The cost of tending the vines and growing of grapes includes all costs associated with vineyard management from direct labour, to the nutrients and supplies needed to ensure the grape crop comes to fruition. The following stage involves the harvesting of the crop and all the costs associated with that part of the production. Then there’s the costs associated with winemaking which includes the winemaker and cellar crew labour, additives, lab testing and a variety of other expenses. Lastly, there’s the finishing costs associated with bottling the wine which include the bottling labour, equipment rental, labelling, bottles, corks/capsules and any other process costs necessary before your product hits the shelf.

All of these costs should be accounted for in the costing of your product and ultimately the value of your inventory. 

Regardless of which method you use to allocate your costs to your finished product, it is important to use it consistently.

What is accrual accounting and why is it important for wineries?

Accrual accounting refers to the method of matching the expenses to the revenue earned to which the expenses relate in a fiscal year. It means that expenses and revenues are recorded at the time of the transaction, regardless of whether or not money exchanges hands.

For example, you order and receive delivery of wine bottles in December which you plan to use for bottling your wines in the spring. You would record the purchase in your accounting records in December. The cost of the bottles would be captured in your bottle inventory (as an asset) and the bill would either be recorded as accounts payable (if you plan to pay the bill in a subsequent period) or as a reduction to your bank account if you pay for them right away.  Similarly, if you sell your wine to a customer on credit, you would record the revenue associated with the wine sold when it leaves your inventory, rather than when they pay your invoice.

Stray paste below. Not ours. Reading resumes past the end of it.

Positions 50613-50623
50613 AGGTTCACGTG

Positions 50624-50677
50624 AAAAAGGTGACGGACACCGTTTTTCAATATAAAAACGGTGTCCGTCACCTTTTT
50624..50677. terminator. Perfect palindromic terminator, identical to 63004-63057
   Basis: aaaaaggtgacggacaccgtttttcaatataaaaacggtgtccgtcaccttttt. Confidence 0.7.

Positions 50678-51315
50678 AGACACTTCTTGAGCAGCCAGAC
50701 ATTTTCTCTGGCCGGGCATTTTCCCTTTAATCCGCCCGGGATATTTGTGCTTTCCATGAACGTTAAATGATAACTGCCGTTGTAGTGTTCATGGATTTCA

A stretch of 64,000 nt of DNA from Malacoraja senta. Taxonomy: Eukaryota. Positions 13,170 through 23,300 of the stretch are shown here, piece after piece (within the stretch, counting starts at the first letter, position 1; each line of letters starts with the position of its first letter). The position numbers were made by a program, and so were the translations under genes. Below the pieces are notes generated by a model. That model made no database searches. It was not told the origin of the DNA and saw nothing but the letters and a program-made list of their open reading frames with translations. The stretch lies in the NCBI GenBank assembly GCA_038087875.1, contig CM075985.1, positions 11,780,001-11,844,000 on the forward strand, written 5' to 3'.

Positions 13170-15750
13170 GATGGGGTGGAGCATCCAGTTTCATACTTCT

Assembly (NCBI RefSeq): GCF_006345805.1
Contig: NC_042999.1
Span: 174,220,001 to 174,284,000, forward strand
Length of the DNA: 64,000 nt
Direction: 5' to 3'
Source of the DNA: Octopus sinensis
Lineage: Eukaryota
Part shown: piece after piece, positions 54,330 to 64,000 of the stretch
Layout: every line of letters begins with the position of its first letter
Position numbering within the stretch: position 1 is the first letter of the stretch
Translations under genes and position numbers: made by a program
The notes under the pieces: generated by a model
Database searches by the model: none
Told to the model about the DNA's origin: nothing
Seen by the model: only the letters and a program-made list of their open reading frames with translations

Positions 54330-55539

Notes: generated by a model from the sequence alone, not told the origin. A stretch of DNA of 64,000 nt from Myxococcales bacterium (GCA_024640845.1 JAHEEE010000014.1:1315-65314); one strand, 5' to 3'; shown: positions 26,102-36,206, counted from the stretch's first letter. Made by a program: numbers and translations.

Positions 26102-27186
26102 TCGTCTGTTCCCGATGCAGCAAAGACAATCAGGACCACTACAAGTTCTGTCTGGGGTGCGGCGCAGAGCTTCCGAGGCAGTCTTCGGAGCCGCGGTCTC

Accrual accounting allows for a smoothing of income and expenses (accomplished through the matching principle) and provides an accurate picture of your business short- and long-term financial health.

Tips for managing and valuing your inventory

If the above info seems overwhelming to you, you’re not alone. Inventory management and valuation is complicated and can be confusing.

Here are few tips from our team:

  • Invest in specialized software. Our favourite for Canadian wineries is Ekos, but there are a variety of options to explore.
  • If you’re a startup, seek help from an accountant early on. If you can set a strong foundation for your accounting right at the start, it will save you a lot of time and effort down the line.
  • If you’ve been running your winery for a while, it’s never too late to get help. An experienced accountant can help you work through your books and set you up for continued growth and success.
  • When hiring accounting support, look for someone with winery experience. The wine industry has specific requirements when it comes to accounting. Work with someone who has experience in the industry to ensure your business is in good hands and you are getting the right information at the right time.

Need accounting help for your winery?

Our team has extensive experience in the wine industry and can help you navigate your books, accounting, inventory valuation and more. If you’re looking for an accounting firm who can help you grow and thrive, book a free consultation today to learn about how RHN can support you.

Contact us today.

This post first appeared on, please read the originial post: here

Share the post

Winery Accounting 101: How to Properly Value Your Inventory for Long-Term Business Success


Subscribe to

Get updates delivered right to your inbox!

Thank you for your subscription